It’s a war America has tried to stay out of for years. And the United States certainly doesn’t want to get embroiled in a standoff with a NATO ally.
But in the dust of a front-line outpost outside the Syrian town of Manbij, that is the war that Lt. Gen. Paul Funk, commander of the anti-ISIS coalition, finds himself in as he visits US Special Operations Forces supporting their Syrian Kurdish allies.
One kilometer (less than a mile) away are Syrian rebels backed by Turkey, which considers the Syrian Kurds around Funk to be terrorists. Turkish President Recep Tayyip Erdogan has demanded that the US Special Operations Forces that Funk commands leave Manbij immediately. But here they remain, their commanding officer giving a handful of media the first access to their highly controversial patrols that have now pitted NATO allies against each other.
An hour before Funk arrived, the nearby Kurdish checkpoint was harassed by Syrian rebel gunfire – something that happens several times a week. “Any time our soldiers are threatened, that worries me,” Funk said. “But that’s what they do. … They will defend themselves.”
He agrees that being threatened by a NATO ally is, by definition, “bizarre.”
“I would say that the people who fought to take Raqqa back from ISIS are heroes, no matter what nationality they were, no matter what their beliefs were,” he said of the Syrian Kurds.
Yet complexities in this multisided fight have only multiplied since Turkey launched Operation Olive Branch – the invasion of a northwestern enclave of Syria, held by Syrian Kurds, known as Afrin. The operation has proceeded slowly, with casualties among Kurdish military and civilians, and in the Turkish military.
It has also caused an estimated 1,000 Syrian Kurdish fighters who were assisting in the fight against ISIS’ remnants in Syria’s east to move toward Afrin, according to Kurdish and US officials. The greater concern for US policymakers here is that the more Turkish forces attack Afrin and these Syrian Kurds, the less resources its coalition has to finish clearing ISIS from the pocket of land it retains some control over along the Iraqi-Syrian border.
“In terms of a military mission, maintaining your focus on the enemy is the most critical piece,” Funk said.
Asked what happens if the United States does as its NATO ally Turkey wants, and leaves, Funk said, “I think we let ISIS go. This force is stopping terrorists from going back (into) Turkey, into Europe. This force is in position to make sure that doesn’t happen.”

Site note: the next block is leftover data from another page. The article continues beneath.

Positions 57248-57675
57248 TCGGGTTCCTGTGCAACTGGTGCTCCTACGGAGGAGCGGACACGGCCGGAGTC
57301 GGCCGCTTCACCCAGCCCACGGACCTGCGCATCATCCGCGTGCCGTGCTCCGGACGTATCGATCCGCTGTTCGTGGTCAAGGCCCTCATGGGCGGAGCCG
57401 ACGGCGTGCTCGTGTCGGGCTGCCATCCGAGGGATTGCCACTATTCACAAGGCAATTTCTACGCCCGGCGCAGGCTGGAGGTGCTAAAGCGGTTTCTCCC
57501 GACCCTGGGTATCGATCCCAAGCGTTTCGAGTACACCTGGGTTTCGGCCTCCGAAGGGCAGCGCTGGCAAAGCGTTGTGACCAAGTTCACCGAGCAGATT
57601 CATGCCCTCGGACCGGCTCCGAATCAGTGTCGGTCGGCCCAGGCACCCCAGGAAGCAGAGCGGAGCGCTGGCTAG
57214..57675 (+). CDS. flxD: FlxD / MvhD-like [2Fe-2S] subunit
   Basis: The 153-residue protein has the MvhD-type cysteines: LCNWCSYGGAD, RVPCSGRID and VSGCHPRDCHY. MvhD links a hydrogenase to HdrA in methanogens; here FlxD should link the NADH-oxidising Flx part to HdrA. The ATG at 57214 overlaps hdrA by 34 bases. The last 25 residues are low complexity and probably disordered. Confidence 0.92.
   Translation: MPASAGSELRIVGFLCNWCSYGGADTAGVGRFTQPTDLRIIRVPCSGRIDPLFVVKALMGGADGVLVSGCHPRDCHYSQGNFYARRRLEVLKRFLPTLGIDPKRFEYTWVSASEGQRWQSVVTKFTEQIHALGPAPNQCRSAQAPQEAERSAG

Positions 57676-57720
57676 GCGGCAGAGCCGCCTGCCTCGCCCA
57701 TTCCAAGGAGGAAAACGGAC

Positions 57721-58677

He said his biggest concern on the Manbij front line he was visiting was “miscalculation.” He repeatedly urged dialogue with Turkey and pledged to de-escalate if the two forces here ended up in open confrontation.
A local Syrian Kurdish commander, Abu Adil, added: “The coalition’s goal was to finish ISIS in the area, but Turkey with (its) actions and statements is giving life to ISIS again.”
Turkey’s counterargument often highlights how the Syrian Kurds the United States backs are allied with Turkish Kurds, a group both Turkey and the United States denounce as terrorists.
While US officials have strenuously denied that Turkish Kurds fought in and around Raqqa to defeat ISIS with the US-backed Syrian Kurds, CNN witnesses often met fighters who spoke Turkish as the anti-ISIS fight progressed around the terror group’s former self-declared capital.
Many analysts have noted that the Syrian Kurds were the only force who presented a potent, supportable threat to ISIS when the fight got underway in 2015, and they were a pragmatic rather than ideal choice for their American partner.
Yet the Turkish threat against these Syrian Kurds has extended to Turkey threatening to attack the nearby town of Manbij, close to where Funk visits.
American Special Operations Forces walk with CNN calmly around the town, through vegetable markets overflowing with produce and customers.
Life is trying to get back to normal here, and commerce has massively increased since ISIS was kicked out by the Syrian Kurds in August 2016. A hotel is trying to open. Yet local officials tell us the fear of Turkish military action is unsurprisingly slowing economic development.
Despite Manbij’s optimistic present, for many locals, the pain of having to fend for themselves in the seemingly endless battlefield of Syria is still fresh.
“There was a time when everyone abandoned us,” Manbij legislative council member Azzab Al-Aboud said. “The coalition when ISIS was here, and the regime even though it’s part of Syria. We are against the idea of separation (from the rest of Syria), but when we were in need – when our bothers and children were in need, when women were in need – no one gave us a hand.”